Getting kids to eat their vegetables isn't always the easiest task but a festival taking place in Manhattan this weekend all about making healthy food choices and as our Bree Driscoll tells us it is geared towards the younger set.
11-year-old Boy Scout Trevor Kilb and the rest of Troop 414 from Manhattan spent Saturday morning teaching kids their age how to make omelets in a plastic bag.
"I like it," Kilb said. "It is one of my favorites on the camping trips."
It is all part of the Kids Food Festival taking place at Bryant Park this weekend.
Kids take part in a scavenger hunt, cooking classes, concerts and get to try all types of snacks.
The event was the brainchild of Cricket Azima,
"It is important to have a healthy relationship between kids and food," Azima said. "And what better way to learn than through having fun."
And Azima's message seems to be getting through to the kids.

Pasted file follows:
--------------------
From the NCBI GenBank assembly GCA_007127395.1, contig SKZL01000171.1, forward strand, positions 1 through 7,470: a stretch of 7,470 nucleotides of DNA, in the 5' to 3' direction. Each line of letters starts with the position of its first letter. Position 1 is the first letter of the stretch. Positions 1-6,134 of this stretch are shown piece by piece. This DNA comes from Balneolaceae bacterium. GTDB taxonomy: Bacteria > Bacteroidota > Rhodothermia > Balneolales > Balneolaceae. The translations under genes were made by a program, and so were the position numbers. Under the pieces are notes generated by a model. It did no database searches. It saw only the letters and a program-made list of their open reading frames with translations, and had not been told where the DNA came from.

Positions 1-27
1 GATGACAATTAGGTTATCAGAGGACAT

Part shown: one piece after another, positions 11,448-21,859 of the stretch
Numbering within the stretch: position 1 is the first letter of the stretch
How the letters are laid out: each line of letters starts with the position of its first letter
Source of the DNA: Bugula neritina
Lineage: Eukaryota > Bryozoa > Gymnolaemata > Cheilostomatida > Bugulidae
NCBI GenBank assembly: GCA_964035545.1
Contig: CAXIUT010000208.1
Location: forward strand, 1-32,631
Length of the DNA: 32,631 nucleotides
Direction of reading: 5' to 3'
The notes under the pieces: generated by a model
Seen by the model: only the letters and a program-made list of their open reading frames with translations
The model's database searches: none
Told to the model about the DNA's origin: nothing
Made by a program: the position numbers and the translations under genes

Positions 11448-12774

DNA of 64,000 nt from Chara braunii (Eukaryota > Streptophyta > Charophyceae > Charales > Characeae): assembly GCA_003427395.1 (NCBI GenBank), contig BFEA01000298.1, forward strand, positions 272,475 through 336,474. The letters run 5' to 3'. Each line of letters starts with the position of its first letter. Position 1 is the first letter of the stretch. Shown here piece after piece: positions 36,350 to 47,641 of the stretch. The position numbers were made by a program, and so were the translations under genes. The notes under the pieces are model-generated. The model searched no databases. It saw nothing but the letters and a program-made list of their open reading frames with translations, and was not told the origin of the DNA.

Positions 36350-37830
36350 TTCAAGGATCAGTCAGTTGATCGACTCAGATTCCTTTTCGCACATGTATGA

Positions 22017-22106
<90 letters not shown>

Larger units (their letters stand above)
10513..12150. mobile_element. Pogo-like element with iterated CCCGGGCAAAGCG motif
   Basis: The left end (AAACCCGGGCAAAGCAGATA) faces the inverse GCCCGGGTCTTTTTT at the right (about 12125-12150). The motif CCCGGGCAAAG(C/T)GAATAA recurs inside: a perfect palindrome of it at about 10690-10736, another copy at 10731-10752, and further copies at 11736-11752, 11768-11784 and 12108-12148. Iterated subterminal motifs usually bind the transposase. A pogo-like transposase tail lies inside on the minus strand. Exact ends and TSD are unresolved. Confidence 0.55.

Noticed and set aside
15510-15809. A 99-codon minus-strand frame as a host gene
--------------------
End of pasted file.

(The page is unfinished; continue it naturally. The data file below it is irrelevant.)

"When you eat healthy you have a better chance of living longer," one girl said.
"Having a lot of vegetables," said another. "Eating a lot of vegetables and keeping yourself in great condition."
Organizers say one of the best ways for parents to help picky eaters become excited about healthy food is to let kids take a hands on approach to preparing their meals.
"Kids retain information better when they are using all their senses," Azima said. "They are tasting, touching, seeing, smelling, hearing. Kind of a Montessori approach."
It is an event that parents feel their kids are walking away having learned important skills for later in life.
"It is a really fun dynamic way for even the littlest kids up to teenagers to learn about food, cooking, health and nutrition," one parent said.
As far as the omelet in-a-bag, the results are in.
"When they said we were going to boil it I was like 'ehhh'," one girl said. "But then I actually tried it and it doesn't taste that bad. It actually tasted really good."
The festival runs through Sunday. It is free and open to the public but cooking classes run $25 each.
For more information visit the festival web site.